Section 230 of the federal Communications Decency Act provides broad immunity for providers of interactive computer services – such as Web hosts. According to the statute, its purpose is “to preserve the vibrant and competitive free market that presently exists for the Internet and other interactive computer services, unfettered by Federal or State regulation.”

It’s interesting, however, that the statute never actually uses the words “immune” or “immunity.” But what the statute does say, however, is that the service provider is not considered the publisher of content posted by third parties. It also says that no provider is liable for claims arising from its decision to restrict access to content it deems objectionable. In other words, the provider doesn’t lose the statute’s protection if it decides to remove content.

Here is a link to a case recently decided by the Federal District Court for the District of Nevada. It shows the statute’s reach. In short, the court found that Match.com was protected from liability by section 230 of the Communications Decency Act for claims arising from its alleged negligence in allowing a user to be attacked by a person she met on the Match.com service.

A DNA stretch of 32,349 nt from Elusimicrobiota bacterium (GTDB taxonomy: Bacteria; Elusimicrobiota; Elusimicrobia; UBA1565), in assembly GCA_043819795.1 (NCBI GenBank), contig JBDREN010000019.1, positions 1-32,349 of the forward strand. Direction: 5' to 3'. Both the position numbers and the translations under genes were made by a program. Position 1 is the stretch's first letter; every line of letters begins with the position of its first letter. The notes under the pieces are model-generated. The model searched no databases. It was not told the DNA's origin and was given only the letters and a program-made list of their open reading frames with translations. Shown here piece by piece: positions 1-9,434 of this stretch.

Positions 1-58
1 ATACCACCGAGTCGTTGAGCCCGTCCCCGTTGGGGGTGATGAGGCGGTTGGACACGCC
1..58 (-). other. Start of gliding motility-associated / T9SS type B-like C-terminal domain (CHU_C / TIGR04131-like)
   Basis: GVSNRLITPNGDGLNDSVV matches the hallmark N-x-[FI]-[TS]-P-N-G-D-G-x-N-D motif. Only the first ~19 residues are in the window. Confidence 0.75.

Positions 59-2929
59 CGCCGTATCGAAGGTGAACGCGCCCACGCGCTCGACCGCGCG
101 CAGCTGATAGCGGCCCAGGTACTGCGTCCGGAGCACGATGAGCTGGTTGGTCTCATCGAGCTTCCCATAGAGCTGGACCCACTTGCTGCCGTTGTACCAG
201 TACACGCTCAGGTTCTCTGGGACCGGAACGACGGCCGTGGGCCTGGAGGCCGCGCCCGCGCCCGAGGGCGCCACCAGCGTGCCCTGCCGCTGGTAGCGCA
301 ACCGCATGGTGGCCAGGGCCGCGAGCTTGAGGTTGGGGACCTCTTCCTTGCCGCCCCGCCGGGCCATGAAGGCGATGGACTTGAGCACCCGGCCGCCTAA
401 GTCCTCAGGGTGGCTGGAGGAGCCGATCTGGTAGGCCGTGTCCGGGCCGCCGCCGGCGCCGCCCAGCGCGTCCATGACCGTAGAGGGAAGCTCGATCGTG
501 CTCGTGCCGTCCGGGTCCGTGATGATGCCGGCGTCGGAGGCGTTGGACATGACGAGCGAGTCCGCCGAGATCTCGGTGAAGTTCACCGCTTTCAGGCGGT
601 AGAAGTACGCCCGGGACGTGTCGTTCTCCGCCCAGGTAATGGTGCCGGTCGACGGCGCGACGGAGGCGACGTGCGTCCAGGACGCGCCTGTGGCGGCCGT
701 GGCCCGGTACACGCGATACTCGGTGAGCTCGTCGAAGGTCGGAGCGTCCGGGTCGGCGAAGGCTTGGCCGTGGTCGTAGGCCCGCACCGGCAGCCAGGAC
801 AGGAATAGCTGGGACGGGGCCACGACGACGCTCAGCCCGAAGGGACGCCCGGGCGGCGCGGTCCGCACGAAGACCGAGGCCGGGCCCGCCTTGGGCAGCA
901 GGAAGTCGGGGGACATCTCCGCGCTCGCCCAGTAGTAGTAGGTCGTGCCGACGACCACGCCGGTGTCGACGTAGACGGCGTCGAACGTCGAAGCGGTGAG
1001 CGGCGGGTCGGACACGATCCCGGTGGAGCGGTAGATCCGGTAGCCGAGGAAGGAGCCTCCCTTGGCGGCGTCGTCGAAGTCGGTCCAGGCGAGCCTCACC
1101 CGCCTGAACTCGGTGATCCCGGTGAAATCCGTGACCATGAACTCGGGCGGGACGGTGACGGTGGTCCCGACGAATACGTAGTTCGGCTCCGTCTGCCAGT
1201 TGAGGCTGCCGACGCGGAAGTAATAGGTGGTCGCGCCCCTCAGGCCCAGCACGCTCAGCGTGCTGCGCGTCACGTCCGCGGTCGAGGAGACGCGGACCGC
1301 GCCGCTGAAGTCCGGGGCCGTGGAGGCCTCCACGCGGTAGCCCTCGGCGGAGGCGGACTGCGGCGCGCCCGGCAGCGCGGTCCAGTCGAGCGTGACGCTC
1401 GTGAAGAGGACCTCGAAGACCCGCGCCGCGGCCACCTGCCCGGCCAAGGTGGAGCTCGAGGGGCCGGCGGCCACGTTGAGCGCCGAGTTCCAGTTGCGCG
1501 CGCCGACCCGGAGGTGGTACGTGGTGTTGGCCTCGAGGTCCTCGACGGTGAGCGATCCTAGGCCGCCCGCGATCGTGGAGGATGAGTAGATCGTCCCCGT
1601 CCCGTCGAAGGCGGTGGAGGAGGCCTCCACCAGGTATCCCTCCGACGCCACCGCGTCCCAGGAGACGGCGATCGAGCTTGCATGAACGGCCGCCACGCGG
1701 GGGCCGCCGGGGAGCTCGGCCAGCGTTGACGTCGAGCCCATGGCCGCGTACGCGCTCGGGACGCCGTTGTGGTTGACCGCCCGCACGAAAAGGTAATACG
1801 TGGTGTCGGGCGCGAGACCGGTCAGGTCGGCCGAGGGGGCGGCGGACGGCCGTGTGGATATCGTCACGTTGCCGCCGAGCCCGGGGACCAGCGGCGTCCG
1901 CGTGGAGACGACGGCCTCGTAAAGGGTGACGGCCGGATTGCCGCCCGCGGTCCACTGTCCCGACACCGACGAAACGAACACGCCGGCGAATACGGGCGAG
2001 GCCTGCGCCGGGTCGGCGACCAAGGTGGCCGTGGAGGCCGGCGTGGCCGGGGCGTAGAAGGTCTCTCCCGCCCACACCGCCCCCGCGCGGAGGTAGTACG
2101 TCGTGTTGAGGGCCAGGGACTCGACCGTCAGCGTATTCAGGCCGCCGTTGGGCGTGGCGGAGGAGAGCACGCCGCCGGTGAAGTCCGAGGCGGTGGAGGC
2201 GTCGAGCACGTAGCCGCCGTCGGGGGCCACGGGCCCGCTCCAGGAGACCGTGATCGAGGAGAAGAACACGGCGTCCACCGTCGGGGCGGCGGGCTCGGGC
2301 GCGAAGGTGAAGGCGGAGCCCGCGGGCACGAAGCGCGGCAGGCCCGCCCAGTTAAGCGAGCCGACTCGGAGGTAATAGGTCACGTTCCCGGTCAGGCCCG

The plaintiff contended that Match.com didn’t adequately screen users, or adequately warn users about the potential dangers of hooking up with complete strangers. But despite the plaintiff’s efforts to pin the blame on the deep pocketed dating service, the court found that the plaintiff’s damages ultimately arose from the profile posted by her attacker. And that is third party content, which Section 230 explicitly addresses. It dismissed the complaint in its entirety.

Occasionally a law intended to protect one interest – in this case the “vibrant free market” of the Internet – can have harsh consequences. But the court got this one right, harsh or not.